Dreams are renewable. No matter what our age or condition, there are still untapped possibilities within us and new beauty waiting to be born.

-Dale Turner-

Thursday 2 October 2008

The Big Fat Indian Wedding - Part 1

When I was twelve, painted film posters caught my eye. Amul ads at 18 and glossy models at 20. But now, all that catches my eye are wedding planners, bridal collections and flower decorators. No, I am not getting married, but my dahling sis (Mad) and best friend (Egg) are.

So naturally, even some cheap A3 sized, torn poster of a wedding expo at the Chennai Trade Centre, caught my eye right on. Vivaaha it said and featured a hennaed north Indian bride. Even before I could tell Mad, Egg buzzed me that she was going for the expo. But Mad cannot just do something about her wedding just like that. Even if you have all the 5Ws and 1H clearly written on the back of your hand for thathaya's cross questioning, you cant get past his big O - opinion.

He waved us away with a, "We are anyways going to do things our way, what is the point of all this expo business?" But Mad is a style conscious bride. She fought her way and I lobbied heavily - for the car and for her fiance (JJ) tag along.

Now, as Mad is dutifully following the wedding band, albeit her own way, she is the favourite grand daughter at home. And I become the villain, for putting evil ideas in her head.

So by the time Mad told me that the car had broken down on the way back - that is after seeing the bare three stalls and one stray mehendi designer; after having to wake JJ after a late night shift to act chauffeur, after forcing uncle to join the trail, after getting brother to tag along the party under the midday sun - I decided in my best interest not to get back home in a hurry that day.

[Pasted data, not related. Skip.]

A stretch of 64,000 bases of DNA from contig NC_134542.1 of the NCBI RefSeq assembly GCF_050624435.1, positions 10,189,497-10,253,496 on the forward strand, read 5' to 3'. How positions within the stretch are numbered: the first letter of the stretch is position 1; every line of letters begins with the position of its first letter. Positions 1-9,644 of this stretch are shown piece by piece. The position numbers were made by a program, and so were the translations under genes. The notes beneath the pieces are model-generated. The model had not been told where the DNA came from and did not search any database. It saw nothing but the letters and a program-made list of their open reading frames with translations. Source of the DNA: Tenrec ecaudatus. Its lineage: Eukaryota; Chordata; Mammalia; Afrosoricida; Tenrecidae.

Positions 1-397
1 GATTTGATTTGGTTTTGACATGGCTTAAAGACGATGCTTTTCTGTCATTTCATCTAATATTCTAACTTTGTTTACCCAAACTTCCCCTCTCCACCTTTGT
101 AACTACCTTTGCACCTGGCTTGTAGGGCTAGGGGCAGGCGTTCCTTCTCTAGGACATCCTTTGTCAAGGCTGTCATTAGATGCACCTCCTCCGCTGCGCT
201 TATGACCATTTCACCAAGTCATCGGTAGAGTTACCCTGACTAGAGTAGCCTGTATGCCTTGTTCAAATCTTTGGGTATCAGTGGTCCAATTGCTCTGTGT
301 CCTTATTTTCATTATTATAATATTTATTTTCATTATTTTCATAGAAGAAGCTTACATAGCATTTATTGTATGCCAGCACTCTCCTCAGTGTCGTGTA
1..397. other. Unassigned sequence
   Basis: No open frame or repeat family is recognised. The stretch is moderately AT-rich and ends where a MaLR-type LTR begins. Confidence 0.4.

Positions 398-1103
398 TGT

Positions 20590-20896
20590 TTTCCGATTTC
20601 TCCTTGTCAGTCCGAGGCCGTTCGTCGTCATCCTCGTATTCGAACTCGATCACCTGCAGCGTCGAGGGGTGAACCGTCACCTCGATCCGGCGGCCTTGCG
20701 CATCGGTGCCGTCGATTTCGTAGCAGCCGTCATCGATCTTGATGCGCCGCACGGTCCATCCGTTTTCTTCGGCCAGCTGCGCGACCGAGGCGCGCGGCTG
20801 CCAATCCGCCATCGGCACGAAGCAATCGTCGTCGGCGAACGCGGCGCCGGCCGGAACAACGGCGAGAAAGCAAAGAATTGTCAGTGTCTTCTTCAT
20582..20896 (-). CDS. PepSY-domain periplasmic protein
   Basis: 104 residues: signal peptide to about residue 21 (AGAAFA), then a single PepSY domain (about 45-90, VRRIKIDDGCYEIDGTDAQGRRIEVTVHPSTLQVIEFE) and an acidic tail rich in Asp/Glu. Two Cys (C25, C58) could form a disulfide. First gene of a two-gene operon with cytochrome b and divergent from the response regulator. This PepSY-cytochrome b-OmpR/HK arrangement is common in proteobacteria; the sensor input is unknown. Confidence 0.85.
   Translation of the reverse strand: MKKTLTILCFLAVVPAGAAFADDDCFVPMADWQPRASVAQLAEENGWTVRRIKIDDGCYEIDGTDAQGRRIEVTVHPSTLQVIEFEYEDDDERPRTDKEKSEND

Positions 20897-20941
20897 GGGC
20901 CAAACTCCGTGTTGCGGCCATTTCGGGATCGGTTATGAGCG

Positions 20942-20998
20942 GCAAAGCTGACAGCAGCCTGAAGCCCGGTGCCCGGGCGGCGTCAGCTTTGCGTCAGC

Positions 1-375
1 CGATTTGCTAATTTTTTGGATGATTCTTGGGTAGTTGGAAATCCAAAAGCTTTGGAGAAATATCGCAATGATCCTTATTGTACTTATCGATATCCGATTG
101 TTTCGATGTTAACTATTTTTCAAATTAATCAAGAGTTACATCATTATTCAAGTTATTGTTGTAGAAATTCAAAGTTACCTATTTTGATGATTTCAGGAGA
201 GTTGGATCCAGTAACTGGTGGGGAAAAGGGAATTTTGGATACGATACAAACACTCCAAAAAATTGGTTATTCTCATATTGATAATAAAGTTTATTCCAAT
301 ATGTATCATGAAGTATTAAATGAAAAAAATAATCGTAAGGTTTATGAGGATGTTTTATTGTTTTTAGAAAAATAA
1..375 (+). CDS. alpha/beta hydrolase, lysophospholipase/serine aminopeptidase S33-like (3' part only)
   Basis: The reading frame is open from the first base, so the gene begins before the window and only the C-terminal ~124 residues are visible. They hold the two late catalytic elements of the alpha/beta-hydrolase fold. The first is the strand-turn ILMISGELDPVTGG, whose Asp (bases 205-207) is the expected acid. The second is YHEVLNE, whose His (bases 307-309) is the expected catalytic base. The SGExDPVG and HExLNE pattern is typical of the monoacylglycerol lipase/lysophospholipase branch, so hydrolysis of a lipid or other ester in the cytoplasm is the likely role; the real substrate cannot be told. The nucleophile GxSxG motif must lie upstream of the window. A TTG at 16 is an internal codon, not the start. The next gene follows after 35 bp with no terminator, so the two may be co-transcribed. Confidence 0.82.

This was the second time one of my bright ideas did not take off. The first was to have the engagement at the gorgeous Dakshin Chitra (actually Mad's, but you know the dahling vs. the rebel grandkid routine by now); it was dropped because imposing toll-gate fee on guests would'nt have been very polite. So as JJ came home for dinner and wedding plans abounded over the weekend at home, I avoided all talk like prickly cactus.

It was getting difficult, not to intervene when thathaya almost hired the local ruffian-temple swindler for a priest and fixed a photographer who used Word Art on albums and forced couples to bare their teeth. But I managed to hold on.

But yesterday at office, Mad calls me to tell that JJ has won three gifts from one of those three stalls at the expo - a dinner set, a goa luxury holiday and a family trip to VGP. Whoa! "Nothing ventured, nothing gained," I bounded back home early to tell this to thathaya, but he was at puja and my better sense prevailed. Now I am waiting for my moment until JJ confirms its authenticity and tax details.

And until then, I have upped the ante against the idea of hiring traditional jewellery for the engagement from one of thathaya's entrepreneurial nieces.

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